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 Post subject: Winifrede's Well by John Shaffer
PostPosted: Sat May 10, 2008 4:28 pm 
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John Shaffer
Cold Tree Press

John Shaffer's Winifred's Well bravely chooses 1917, and the disastrous disruption to the sites water supply by local mining, as an introduction to the history of St Winifred's Well. In so doing, Shaffer has consciously sought to concentrate on the Well's modern history, using the more traditional chronological approach to the site only to establish why this disaster was so heartfelt locally, rather than using it to structure the whole narrative. Consequently, the focus of haffer's book is, initially, in providing the detailed background to the Well running dry, from the work of Anna Maria Mostyn and the 1904 opposition to the Milwr Tunnel, to its ultimate failure as the tunnel breached Powell's Lode [the Well's water source]. The latter half of the book, marked by what is a probably correct association of the Winifred cult with pre-Christian activity, introduces a more general range of themes for the study of the Well, essentially built around different beliefs attributed to the site. The curse, and of particular interest the sins and offenses at the site remain useful contributions to the field. However, of perhaps greater importance are the issues of catholic recusancy at the Well.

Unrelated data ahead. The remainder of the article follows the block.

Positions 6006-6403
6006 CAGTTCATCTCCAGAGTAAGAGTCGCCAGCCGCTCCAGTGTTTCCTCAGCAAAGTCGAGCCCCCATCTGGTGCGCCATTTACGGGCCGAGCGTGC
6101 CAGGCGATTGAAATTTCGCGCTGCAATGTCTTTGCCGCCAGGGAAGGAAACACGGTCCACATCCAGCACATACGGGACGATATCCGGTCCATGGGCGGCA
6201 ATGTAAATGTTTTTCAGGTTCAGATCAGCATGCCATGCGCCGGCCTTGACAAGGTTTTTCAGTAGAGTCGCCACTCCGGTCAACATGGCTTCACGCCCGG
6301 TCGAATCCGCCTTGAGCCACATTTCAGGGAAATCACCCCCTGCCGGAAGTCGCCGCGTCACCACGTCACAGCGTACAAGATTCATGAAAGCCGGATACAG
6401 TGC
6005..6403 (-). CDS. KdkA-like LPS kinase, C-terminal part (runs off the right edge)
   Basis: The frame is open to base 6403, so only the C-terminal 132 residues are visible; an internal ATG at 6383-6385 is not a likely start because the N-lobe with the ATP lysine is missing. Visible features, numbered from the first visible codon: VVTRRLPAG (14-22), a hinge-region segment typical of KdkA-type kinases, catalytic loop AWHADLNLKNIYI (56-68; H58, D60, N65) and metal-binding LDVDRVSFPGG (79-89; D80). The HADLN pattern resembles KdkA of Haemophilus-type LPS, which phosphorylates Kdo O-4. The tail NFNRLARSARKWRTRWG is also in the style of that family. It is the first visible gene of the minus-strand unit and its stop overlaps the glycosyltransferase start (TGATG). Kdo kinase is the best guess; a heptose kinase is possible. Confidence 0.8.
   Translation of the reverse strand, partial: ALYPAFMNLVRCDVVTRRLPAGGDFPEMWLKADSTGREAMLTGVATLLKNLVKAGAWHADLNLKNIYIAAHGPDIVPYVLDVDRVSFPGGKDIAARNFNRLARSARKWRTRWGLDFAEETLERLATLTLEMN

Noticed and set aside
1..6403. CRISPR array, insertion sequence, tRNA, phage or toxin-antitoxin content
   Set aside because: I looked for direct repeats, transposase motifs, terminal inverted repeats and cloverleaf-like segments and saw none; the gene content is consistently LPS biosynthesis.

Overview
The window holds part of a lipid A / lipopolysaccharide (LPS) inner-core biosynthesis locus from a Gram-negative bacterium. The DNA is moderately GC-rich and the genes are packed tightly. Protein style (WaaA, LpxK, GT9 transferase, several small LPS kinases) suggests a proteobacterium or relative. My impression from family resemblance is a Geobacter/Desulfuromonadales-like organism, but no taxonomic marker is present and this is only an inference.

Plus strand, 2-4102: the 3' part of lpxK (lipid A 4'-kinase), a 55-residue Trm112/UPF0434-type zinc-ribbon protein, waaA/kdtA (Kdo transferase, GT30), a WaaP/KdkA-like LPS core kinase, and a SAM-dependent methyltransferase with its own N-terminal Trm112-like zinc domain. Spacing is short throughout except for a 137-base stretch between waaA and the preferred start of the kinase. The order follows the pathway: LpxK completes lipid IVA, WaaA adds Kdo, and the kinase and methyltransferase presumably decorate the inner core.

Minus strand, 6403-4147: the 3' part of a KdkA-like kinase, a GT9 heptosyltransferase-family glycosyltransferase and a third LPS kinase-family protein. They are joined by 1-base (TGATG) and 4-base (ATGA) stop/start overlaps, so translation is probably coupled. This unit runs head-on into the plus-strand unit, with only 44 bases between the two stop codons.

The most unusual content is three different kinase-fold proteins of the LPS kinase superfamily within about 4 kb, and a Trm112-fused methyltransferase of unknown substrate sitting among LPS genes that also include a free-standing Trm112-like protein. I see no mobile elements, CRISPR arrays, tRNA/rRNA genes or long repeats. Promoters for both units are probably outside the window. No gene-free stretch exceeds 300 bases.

Comprehensively researched, this book has collated an impressive and seldom seen corpus of newspaper clippings, contemporary sources, illustrations, legal documents and personal correspondence into a clear and detailed narrative of the 1904 campaign to save the Winifred Well, its failure and ultimate triumph. However, Shaffer's interest in a broad spectrum of spirituality is in evidence across this book that has weaved a complex narrative between personal interpretations of St Winifred's Well, and how these perceptions fared in a mercurial world. It is this interplay of themes that marks this book out as unusual amongst the broad range of scholarship that St Winifred's Well has attracted.

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